Help your pet have a relaxing Christmas

Christmas can be stressful at the best of times; you have to think about presents, decorating the house, who you need to see, writing Christmas cards… the list is endless! But have you ever considered how stressful Christmas is stressful for your pets? The change in routine, visitors, children, loud music and decorations can all worry them.

Planning ahead can help minimise stress for pets and ensure they have a happy home at Christmas, too.

Here are the RSPCA’s top tips for helping all pets have a stress-free Christmas:

Ginger cat enjoying Christmas

Cats and dogs

  • Try to keep food, exercise, bed and toilet break routines the same as consistency can help pets feel more secure.  
  • If you have guests coming over, let your dog or cat meet people at their own pace.  
  • Give them somewhere cosy and quiet to retreat to, away from all the excitement, where they won’t be disturbed by anyone. Leave toys there to help them associate the area with positive experiences.  
  • For cats, you can also give some hidey-holes to retreat to in case they feel unsure. Try on top of wardrobes or under furniture – even cardboard boxes can make good hiding places.  
  • Although Christmas is a busy time and there’s a lot to do and people to see, be careful about leaving your pet alone for any period which might cause them distress.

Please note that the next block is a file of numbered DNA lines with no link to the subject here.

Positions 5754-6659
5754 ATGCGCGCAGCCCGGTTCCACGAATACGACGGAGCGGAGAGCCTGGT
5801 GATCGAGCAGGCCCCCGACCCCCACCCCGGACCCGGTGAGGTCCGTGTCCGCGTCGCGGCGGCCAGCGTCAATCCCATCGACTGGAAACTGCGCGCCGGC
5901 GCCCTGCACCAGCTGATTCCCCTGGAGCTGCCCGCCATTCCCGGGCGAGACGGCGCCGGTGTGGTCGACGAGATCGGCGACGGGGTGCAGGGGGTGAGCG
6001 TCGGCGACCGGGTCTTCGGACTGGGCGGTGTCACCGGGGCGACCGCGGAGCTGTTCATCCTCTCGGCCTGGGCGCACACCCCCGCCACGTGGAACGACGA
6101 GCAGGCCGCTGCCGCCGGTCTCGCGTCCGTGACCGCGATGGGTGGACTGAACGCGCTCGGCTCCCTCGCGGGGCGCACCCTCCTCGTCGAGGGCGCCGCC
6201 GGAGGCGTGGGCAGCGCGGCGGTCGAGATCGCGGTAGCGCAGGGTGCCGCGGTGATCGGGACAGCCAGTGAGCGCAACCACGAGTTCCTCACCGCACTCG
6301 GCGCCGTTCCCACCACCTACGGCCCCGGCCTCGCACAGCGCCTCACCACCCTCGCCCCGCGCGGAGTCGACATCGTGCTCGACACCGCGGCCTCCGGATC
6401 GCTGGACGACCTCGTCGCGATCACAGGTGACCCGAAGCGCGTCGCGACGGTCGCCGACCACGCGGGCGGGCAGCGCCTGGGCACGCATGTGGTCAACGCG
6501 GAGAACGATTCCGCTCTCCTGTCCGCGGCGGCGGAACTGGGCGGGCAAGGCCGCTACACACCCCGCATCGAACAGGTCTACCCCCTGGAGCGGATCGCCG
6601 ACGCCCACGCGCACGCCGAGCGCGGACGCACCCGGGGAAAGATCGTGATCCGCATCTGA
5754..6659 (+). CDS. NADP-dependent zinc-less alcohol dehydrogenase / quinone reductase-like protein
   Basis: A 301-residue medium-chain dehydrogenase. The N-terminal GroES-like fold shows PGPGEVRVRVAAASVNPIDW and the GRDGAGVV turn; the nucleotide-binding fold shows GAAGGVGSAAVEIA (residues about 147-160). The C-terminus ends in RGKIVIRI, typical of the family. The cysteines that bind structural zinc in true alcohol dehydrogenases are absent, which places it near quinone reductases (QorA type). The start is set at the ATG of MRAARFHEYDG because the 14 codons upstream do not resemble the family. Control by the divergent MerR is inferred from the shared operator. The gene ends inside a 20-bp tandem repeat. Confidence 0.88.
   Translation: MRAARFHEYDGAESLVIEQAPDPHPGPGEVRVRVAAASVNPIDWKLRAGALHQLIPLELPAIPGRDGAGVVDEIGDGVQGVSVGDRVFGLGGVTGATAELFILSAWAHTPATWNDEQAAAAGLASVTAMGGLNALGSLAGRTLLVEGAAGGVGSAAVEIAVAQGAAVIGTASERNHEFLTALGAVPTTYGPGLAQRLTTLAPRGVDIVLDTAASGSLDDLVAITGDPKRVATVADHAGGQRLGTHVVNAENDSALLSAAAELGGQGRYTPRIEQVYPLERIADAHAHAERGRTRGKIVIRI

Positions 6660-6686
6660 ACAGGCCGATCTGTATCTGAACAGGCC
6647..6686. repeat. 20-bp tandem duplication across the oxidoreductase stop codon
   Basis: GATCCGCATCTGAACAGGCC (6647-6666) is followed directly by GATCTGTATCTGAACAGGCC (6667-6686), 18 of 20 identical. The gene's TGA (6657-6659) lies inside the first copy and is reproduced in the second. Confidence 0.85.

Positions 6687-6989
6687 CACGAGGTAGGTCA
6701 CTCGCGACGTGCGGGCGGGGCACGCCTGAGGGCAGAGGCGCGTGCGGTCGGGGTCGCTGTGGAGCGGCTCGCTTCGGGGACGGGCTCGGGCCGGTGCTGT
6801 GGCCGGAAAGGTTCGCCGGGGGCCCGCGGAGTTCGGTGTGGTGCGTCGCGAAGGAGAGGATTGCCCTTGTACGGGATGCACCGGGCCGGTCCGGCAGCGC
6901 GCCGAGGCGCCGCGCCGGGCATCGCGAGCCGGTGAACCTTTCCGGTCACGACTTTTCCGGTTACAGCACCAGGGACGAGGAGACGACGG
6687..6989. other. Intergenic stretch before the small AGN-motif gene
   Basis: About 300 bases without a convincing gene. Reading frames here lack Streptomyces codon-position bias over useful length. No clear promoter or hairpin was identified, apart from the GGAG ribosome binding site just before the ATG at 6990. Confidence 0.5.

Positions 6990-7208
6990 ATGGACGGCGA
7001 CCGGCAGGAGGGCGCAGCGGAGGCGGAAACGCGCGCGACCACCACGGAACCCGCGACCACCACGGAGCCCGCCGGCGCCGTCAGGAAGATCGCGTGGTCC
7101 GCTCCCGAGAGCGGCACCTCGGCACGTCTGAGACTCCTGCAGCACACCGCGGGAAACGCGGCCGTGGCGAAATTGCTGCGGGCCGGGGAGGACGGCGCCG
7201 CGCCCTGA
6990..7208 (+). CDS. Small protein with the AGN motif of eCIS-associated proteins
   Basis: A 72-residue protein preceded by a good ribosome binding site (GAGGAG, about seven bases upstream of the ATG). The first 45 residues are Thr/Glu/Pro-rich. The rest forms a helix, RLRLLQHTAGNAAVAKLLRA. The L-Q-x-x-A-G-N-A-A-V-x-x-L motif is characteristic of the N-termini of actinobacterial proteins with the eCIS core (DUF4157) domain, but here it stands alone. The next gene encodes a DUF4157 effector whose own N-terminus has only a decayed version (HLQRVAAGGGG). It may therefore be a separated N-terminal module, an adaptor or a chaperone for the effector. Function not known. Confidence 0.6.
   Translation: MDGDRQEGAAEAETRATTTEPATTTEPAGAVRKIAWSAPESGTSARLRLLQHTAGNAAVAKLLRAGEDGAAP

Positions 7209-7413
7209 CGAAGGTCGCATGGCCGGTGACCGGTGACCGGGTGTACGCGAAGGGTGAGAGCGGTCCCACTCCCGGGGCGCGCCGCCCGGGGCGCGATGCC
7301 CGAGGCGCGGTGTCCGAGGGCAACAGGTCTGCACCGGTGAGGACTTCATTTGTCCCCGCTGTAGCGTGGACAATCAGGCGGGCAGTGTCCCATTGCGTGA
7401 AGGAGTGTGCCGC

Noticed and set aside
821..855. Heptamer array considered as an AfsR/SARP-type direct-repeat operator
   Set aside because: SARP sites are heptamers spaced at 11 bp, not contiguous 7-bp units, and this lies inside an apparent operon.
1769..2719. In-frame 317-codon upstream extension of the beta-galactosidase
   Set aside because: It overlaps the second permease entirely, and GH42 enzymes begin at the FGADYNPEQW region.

• If you’re spending Christmas day with friends or family and your dog is coming with you, take something which smells familiar, like their bed, to help them feel secure. Take some of their favourite toys and chews to help keep them entertained.

Outdoor animals

  • Outdoor animals such as rabbits will need extra bedding in the cold weather. Keep their enclosures clean as wet bedding will freeze on cold nights, which could lead to illness.  
  • Ensure outdoor pets always have fresh clean water to drink and check at least twice a day that it isn’t frozen.

Small furries

Hamster enjoying itself in tube
  • Make sure nocturnal animals such as hamsters are kept somewhere they aren’t going to be disturbed during the day.
  • Keep visitor’s animals away from small furries as they could frighten them!  
  • Small animals are very sensitive to high-frequency sounds which we can’t hear so keep them away from televisions and stereos. Consider gently and carefully moving cages into quieter parts of the house if you’re having a party.  
  • Don’t put tinsel around cages and keep fairy lights and electrical cables out of reach to prevent them nibbling objects that could cause medical issues.

Advice for all

  • Keep a number of an emergency vet on hand in case of accidents or if your pet eats something they shouldn’t.  
  • If your pet is on medication, stock up before the holidays so you don’t get caught out.  
  • If you’re going away over Christmas, be sure to make plans for your pets – whether they’re coming with you or not.

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